"Kevés autó repül az utca fölött."

Translation:Few cars fly above the street.

July 6, 2016

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What a time to be alive!


Not really because there's only a few. :(


It's a start though :^)


They actually exist (street legal cars that can fly), but there are some legal issues in flying them where you'd want to fly them.


Steve McQueen and Bill Hickman obviously didn't care


because flying cars obviously violate the International Statute of Wizarding Secrecy and Muggles would become too suspicious if they saw them... :)


This is why we're learning Hungarian,


Welcome to SRI - the Surreal Language Institute - where words are randomly generated and then arbritrarily translated.


Hungary sounds like fun


Maybe these cars are full of the kindergarten teachers, well it is getting pretty crowded up there in Hungary, cows as well not including planes of course


Without a doubt, these cars belong to the kindergarten teachers.


Would appreciate more useful sentences when this course gets out of beta... It can be fun to have one or two of them, but there are so many stupid sentences... Why bothering to create nonsense instead of normal useful daily life sentences ?!


Apart from vocab, this sentence works with "kevés" taking singular (noun and verb) and uses the postposition "fölött". It also works with word order. This helps you build your own sentences. Language doesn't work by memorising every possible sentence you might need but rather by gathering the building blocks.


„Kevés repülőgép repül az utca fölött” Few planes fly above the street

You can replace it with basically anything

„Kevés macska repül a kutya fölött” Few cats fly above the dog


I agree Rka, especially when you only have the sound to go by, too much time is wasted checking the sound to be sure you heard it correctly.

  • 1669

Where we're going, we don't need roads.


I took this metaphorically. Where does this go incorrect?: "Few cars fly over the road."


What is the technical difference?

In the English language, in its narrow usage street specifically means a paved route within a settlement (generally city or town), reflecting the etymology, while a road is a route between two settlements.

I haven't really thought about this difference. So is this true in Hungarian too?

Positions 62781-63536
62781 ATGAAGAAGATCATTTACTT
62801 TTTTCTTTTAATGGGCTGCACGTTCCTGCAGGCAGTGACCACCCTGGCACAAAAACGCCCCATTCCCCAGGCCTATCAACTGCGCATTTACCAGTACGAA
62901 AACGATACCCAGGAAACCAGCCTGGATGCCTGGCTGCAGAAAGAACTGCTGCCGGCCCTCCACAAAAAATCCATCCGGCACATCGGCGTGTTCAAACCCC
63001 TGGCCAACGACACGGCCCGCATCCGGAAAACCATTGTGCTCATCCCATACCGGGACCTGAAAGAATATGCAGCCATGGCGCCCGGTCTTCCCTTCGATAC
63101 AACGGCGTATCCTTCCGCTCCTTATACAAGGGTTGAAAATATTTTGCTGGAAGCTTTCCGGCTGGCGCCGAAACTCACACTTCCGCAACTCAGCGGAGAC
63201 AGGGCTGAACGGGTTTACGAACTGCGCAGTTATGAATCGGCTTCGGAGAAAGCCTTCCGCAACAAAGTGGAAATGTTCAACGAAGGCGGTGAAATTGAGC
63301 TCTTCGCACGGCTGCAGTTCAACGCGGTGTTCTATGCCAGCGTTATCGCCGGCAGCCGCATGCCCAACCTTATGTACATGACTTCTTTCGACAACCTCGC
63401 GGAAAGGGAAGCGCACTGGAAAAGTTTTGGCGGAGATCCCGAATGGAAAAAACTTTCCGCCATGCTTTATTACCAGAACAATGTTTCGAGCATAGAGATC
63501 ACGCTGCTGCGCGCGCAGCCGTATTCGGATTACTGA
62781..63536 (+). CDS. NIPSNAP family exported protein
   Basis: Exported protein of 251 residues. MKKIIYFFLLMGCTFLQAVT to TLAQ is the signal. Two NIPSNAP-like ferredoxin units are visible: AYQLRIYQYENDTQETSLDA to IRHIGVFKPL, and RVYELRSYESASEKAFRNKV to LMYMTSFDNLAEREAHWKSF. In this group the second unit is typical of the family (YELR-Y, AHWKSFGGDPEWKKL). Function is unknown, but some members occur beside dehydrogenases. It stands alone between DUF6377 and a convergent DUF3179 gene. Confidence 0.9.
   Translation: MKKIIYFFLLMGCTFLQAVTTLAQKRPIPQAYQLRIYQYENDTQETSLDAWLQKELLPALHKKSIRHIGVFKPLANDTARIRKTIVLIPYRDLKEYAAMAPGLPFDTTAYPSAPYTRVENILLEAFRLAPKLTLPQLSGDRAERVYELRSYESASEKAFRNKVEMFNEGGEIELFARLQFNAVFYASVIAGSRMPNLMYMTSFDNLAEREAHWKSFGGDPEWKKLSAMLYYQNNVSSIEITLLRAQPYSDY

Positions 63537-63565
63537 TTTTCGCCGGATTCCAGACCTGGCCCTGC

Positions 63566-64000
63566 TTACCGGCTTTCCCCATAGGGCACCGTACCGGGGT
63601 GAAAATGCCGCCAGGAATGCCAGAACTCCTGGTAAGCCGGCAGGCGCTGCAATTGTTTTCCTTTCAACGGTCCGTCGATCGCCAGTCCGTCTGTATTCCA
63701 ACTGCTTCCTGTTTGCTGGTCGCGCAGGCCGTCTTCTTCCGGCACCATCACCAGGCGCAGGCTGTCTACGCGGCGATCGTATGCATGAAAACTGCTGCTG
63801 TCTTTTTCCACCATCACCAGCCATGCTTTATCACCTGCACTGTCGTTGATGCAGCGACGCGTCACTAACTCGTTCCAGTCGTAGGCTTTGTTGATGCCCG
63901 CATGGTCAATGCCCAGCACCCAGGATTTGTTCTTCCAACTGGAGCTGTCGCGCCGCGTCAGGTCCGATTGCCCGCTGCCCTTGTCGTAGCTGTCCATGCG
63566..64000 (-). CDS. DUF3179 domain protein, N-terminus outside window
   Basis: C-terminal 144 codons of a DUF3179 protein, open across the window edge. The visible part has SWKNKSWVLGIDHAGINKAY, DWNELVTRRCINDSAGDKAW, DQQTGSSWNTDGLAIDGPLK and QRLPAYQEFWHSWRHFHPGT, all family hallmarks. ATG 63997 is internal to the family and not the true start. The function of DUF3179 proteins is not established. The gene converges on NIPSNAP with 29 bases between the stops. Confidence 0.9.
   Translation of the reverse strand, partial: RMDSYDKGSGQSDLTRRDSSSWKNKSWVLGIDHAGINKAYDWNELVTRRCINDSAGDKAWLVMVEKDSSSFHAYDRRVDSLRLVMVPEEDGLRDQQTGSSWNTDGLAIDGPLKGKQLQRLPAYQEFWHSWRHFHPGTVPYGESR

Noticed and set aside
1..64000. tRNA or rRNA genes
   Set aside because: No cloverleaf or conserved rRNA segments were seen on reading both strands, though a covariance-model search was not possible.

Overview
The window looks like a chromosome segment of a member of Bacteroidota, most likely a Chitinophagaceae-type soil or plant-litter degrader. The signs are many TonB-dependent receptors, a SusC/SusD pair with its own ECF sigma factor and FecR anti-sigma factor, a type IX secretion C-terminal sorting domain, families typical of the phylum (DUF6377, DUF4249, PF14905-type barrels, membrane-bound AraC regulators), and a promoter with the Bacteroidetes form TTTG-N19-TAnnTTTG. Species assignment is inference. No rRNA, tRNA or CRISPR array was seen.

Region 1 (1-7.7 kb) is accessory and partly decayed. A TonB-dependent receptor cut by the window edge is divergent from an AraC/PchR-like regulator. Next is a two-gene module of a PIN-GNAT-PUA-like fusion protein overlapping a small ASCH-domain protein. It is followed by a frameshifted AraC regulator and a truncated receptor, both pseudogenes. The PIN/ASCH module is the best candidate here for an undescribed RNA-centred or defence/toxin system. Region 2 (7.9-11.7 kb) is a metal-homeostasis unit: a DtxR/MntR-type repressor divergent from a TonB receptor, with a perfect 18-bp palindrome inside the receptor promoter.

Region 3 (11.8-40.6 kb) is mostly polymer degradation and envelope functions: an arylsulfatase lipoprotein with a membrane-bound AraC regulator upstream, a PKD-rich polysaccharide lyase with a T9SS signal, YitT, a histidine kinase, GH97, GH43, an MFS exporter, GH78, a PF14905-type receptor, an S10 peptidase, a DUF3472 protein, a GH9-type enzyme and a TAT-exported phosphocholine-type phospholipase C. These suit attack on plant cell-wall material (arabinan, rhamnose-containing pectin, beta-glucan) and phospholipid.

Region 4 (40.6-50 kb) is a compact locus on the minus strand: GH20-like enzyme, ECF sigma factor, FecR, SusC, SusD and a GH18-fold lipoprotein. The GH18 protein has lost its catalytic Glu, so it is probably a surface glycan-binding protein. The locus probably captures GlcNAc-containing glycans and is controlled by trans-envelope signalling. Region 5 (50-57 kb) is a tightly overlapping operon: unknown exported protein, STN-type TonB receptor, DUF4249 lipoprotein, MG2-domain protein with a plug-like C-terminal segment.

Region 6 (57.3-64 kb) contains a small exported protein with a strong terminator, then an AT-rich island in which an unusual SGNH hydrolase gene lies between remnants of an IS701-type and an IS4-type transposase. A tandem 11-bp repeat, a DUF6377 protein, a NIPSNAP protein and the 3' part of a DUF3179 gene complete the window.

Pretty much. In addition "utca" includes the houses that line it.

What may surprise you they have completely different etymologies. "Út" is the old pre-settlement word and is related to utal, utas, utasít, utász, utazik, úti; while "utca" has Slavic roots.


You mean we have many more flying cars to look forward to, Jules Verne?


Is this sentence be meant to imply that the cars are moving very quickly on said street?


De sok vonat halad az utca alatt. (How'd I do?)


Hi, would please arrange the sentences logically in such a way that people have not to fly by cars.


now we have flying cars.May be will make some company to Der Fliegende Hollander?


The Jetsons visit Budapest.


"A few cars are flying above the street." was rejected. How do I say "a few" if that is not "kevés"?

I already fought a lot in order to understand the difference between "few" and "a few" when doing the German sentences (it was the English that was a problem), and now I'm facing this all over again with Hungarian, I see. (The ideal situation, of course, would be if someone was able to explain the Hungarian words to me in my mother tongue aka Finnish.)


In English "a few" and "few" have quite different meanings. "a few" is small low number ie néhány. Where as "few" is also a lack.


I would love to know if you're finding Hungarian easier than other European languages given the relationship between the two languages. Are the constructions similar?


Vocabulary is very different, as is the alphabet and phonetics, but the grammar shows that the languages are clearly related. Word order is also very interesting, it seems that both languages can use that a lot for putting emphasis on different elements in a sentence but both have their own unique ways of doing that.

In Finnish you can almost never leave out the verb, and almost never the 3rd person pronouns, so these aspects about Hungarian took a bit of time to get used to. 1st and 2nd person pronouns you can omit usually in Finnish, too.

Plus, funny similarities about the vocab are, for example: mi = mikä, ki = kuka, milyen = millainen, alatt = alla, vagy [conj.] = tai/vai...

From other European languages I'm only familiar with Germanic languages, and in my case just English, German and a bit of Swedish. These languages don't help much with Hungarian, and sometimes I really wish I would be able to learn Hungarian from Finnish because it is grammatically so much closer to it than what English is, and some things just don't make any sense in English.


Guys, this is irony.


Very few... Almost none


Should be "a few"


I was rejected for using "road" instead of "street." Reported.


Road and street are similar, but not the same. In any language. ;-)


In any language. ;-)

That is a bold claim


Yes road, street, way, should all be accepted here, it is not specific as in English.


San Francisco car chase?


Instead of UFO's it's cars now! Oh, well....


Mmm maybe they should try harder with kindergarten teachers at the wheel. That should do it.

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